I also decided around February of 2013 that I was also changing pediatricians. When I started with mine I loved him. And his partner was great too. But they went through too many changes, the partner left, it would take months to see E's "main" doctor, and, the office staff lacked....pretty much everything. Anytime it was an emergency for us, which honestly, was VERY rare- maybe 3x in four years, I'd get the doctor I didn't trust or respect the opinion of whatsoever, no matter what. Every experience with her was a nightmare. Not just unpleasant, but a nightmare. I decided with all E's unknowns and problems, I couldn't have a pediatrician I didn't trust and strongly disliked. I didn't need to take that. I took a Facebook poll and decided to go where it seemed everyone else from his school was going. Tenafly Pediatrics in Paramus. I made an appointment for his well visit with a popular doctor. But, before I could get there for that, the cough came back with a vengeance. After listening to it for so many years, I know a doctor visit worthy sound vs a let-it-go sound. Off to Tenafly for a "sick" visit.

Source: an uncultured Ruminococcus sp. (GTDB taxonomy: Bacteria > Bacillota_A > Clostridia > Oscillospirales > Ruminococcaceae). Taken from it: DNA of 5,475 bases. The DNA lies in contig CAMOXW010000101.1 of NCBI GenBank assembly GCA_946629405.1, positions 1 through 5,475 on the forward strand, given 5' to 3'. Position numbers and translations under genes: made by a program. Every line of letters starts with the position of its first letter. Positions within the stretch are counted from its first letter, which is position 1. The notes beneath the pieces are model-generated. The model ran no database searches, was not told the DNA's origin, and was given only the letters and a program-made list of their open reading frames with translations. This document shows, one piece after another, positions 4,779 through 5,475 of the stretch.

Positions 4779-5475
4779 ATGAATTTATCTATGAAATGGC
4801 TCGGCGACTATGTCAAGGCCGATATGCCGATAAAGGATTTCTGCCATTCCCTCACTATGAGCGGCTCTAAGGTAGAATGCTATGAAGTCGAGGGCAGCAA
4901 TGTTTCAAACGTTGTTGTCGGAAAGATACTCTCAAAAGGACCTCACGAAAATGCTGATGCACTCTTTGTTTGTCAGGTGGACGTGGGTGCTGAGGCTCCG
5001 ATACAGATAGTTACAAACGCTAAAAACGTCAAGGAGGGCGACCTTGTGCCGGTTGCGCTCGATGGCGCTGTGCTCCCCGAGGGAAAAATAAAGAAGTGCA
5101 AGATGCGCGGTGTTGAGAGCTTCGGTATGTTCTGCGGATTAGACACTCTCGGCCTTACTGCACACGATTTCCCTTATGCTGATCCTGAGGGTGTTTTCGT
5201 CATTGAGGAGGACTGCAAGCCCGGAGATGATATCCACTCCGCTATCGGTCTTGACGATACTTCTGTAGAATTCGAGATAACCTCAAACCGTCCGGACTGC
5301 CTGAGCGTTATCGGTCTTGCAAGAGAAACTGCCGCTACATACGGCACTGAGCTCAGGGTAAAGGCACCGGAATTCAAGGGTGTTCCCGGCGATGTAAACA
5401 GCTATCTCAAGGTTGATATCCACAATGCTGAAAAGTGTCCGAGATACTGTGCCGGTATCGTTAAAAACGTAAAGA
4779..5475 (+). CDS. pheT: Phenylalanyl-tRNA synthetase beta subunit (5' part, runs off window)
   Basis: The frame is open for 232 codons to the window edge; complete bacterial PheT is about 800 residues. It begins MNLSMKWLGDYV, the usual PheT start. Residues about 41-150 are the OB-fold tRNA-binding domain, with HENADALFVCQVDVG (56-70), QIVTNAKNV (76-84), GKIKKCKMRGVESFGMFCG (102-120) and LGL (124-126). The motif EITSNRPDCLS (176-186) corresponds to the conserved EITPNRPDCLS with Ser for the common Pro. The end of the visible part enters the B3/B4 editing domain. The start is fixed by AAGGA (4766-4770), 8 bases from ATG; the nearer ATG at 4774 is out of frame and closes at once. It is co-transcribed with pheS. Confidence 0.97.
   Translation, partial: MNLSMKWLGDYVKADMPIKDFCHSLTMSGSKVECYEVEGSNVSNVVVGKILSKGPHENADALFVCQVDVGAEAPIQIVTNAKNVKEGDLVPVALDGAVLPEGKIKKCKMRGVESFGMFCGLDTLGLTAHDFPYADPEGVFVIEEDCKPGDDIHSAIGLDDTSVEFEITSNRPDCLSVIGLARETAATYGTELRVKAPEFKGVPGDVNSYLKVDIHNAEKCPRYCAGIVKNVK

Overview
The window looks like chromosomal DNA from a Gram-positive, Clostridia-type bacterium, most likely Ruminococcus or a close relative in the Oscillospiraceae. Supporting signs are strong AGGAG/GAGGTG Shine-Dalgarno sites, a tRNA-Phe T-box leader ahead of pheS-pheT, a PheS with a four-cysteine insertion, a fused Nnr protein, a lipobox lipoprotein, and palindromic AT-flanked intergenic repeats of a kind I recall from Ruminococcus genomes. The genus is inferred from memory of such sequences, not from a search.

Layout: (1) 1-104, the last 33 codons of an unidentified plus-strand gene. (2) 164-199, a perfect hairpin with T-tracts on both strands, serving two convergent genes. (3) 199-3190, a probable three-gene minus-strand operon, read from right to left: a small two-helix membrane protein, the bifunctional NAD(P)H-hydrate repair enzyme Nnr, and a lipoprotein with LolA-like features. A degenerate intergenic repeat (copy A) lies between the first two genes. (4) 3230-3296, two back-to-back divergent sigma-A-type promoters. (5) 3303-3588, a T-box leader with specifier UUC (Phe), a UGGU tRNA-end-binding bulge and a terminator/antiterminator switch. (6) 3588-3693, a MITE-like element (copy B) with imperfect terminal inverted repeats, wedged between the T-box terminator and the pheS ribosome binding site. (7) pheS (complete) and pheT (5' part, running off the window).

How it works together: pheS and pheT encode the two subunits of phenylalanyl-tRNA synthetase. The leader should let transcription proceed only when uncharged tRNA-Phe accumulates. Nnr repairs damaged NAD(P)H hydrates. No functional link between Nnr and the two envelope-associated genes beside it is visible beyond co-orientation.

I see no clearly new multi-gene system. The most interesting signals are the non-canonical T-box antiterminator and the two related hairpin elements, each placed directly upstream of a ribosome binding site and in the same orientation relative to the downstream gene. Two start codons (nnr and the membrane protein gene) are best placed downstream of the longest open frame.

We got Dr Smith. And boy were we in luck. For the first time, SOMEONE seemed genuinely fixated on finding out what the fucking fuck was wrong with E. I don't know if it was ego, being super-caring, or what- but Dr Smith was IN. And I believed him. Except, now, for the first time I was told that E had wheezing. So the doctor wanted him to be back on the inhalers. Except instead of the dreaded Albuterol, he gave me Xopenex. I was ok with it. The inhalers seemed to help a little but not totally. The wheezing went away but he still had the cough. More antibiotics and more steroids.

Then I had his well visit with a different doctor. We then heard something else for the first time. In all the docs we'd gone to, this was the first time we heard that Ethan had large tonsils. Not abnormally large but large. This made sense because this is also a boy who hates to eat except for puree pouches and kefir, which is like drinkable yogurt. Well, a kid with large tonsils might find it uncomfortable or annoying to eat real food. Swallowing might be a little more on the difficult side. Interesting.